I grew up in Springfield, Missouri, on a steady diet of Bible stories and old TV westerns. Maybe that's why I like to write about the past.
Or maybe it was Jo March in Little Women. She was a tomboy and bookworm – just like me. But somehow she managed to become a writer. And almost from the very beginning, that's what I wanted to be, too.
My first real job was as a newspaper staff writer on an old-fashioned Society page. I wrote about weddings and Girl Scout jamborees and old ladies who carved little statues out of gourds. Then I moved to South Dakota, where there wasn’t a market for Society page staff writers. So I began a career in advertising and public relations.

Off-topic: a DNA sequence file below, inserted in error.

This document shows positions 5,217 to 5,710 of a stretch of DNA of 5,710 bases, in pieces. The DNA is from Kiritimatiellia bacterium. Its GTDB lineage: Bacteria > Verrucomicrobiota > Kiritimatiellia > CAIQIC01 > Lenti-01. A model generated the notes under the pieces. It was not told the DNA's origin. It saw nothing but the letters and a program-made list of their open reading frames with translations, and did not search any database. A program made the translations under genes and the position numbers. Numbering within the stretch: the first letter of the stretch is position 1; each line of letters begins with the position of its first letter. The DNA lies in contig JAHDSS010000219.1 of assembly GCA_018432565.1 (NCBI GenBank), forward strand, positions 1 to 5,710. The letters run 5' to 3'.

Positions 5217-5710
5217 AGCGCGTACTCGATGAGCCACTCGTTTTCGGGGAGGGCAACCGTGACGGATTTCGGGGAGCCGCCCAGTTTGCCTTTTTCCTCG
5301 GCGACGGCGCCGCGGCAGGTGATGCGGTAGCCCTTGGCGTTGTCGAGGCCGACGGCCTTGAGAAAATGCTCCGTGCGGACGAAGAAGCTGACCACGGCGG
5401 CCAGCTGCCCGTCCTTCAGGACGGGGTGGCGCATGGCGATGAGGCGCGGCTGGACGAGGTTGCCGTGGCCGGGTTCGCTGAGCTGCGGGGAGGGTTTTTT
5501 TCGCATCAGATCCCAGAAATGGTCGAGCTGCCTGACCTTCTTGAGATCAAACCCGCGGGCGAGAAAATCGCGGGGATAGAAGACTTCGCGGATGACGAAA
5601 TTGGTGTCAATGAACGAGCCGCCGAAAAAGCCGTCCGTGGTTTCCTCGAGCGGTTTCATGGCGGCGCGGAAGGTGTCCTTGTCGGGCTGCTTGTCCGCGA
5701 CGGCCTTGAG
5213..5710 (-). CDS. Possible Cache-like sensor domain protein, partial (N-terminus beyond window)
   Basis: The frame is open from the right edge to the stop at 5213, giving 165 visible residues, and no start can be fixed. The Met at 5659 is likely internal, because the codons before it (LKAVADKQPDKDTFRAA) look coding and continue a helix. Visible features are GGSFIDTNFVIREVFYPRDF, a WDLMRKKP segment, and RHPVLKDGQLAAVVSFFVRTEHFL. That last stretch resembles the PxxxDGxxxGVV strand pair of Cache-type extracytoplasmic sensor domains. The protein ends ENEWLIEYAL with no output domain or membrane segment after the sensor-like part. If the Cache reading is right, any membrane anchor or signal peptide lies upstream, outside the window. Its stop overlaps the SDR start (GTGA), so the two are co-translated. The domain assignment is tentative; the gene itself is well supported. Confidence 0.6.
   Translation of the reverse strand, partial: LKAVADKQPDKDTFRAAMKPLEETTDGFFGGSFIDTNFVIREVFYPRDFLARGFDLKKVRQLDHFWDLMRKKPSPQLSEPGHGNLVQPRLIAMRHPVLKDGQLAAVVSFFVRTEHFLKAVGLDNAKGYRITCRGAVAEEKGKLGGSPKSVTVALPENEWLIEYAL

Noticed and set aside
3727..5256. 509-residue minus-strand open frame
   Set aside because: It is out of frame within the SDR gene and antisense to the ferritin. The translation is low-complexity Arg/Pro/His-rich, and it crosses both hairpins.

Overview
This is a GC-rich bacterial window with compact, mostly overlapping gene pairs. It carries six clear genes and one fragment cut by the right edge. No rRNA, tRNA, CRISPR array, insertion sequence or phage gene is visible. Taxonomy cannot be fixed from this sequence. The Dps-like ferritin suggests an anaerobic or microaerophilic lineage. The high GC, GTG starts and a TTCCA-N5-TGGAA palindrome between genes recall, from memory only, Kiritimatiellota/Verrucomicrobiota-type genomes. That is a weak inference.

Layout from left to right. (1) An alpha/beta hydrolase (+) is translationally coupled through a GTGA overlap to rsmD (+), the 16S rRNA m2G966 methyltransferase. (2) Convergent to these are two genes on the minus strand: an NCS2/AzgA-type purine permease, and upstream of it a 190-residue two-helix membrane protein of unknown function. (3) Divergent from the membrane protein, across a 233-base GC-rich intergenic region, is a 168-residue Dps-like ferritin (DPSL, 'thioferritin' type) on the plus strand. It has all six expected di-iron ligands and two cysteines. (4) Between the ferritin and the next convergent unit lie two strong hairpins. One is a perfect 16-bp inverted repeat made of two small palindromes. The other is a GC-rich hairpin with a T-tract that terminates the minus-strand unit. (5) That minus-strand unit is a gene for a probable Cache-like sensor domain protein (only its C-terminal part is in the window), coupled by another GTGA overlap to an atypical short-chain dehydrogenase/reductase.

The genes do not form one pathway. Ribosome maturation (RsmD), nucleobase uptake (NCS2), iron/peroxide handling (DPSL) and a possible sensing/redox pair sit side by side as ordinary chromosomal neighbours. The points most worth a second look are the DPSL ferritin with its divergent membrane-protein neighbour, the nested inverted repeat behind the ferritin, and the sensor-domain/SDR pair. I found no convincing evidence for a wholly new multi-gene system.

Over the next twenty years, I wrote about everything from Mount Rushmore to Water Piks, Navajo rugs to basketball shoes. Along the way, I lived in Kansas, Colorado, and Oregon.
In 1994, I left the corporate world behind and started writing books for young adults. My first novel -- Ghost Horses -- was published two years later. I also launched a second career, teaching professional and creative writing classes at universities in Colorado, Washington, and Oregon.
I continue write Young Adult fiction, but in 2007, I published my first book for adult readers: Laura Ingalls Wilder: A Writer's Life. This was followed in 2014 with the New York Times best-seller, Laura Ingalls Wilder's Pioneer Girl: The Annotated Autobiography.
Like Jo March, I’ve become an “American authoress.” But the journey has been longer, harder, and more fulfilling than I imagined all those years ago when I first read Little Women.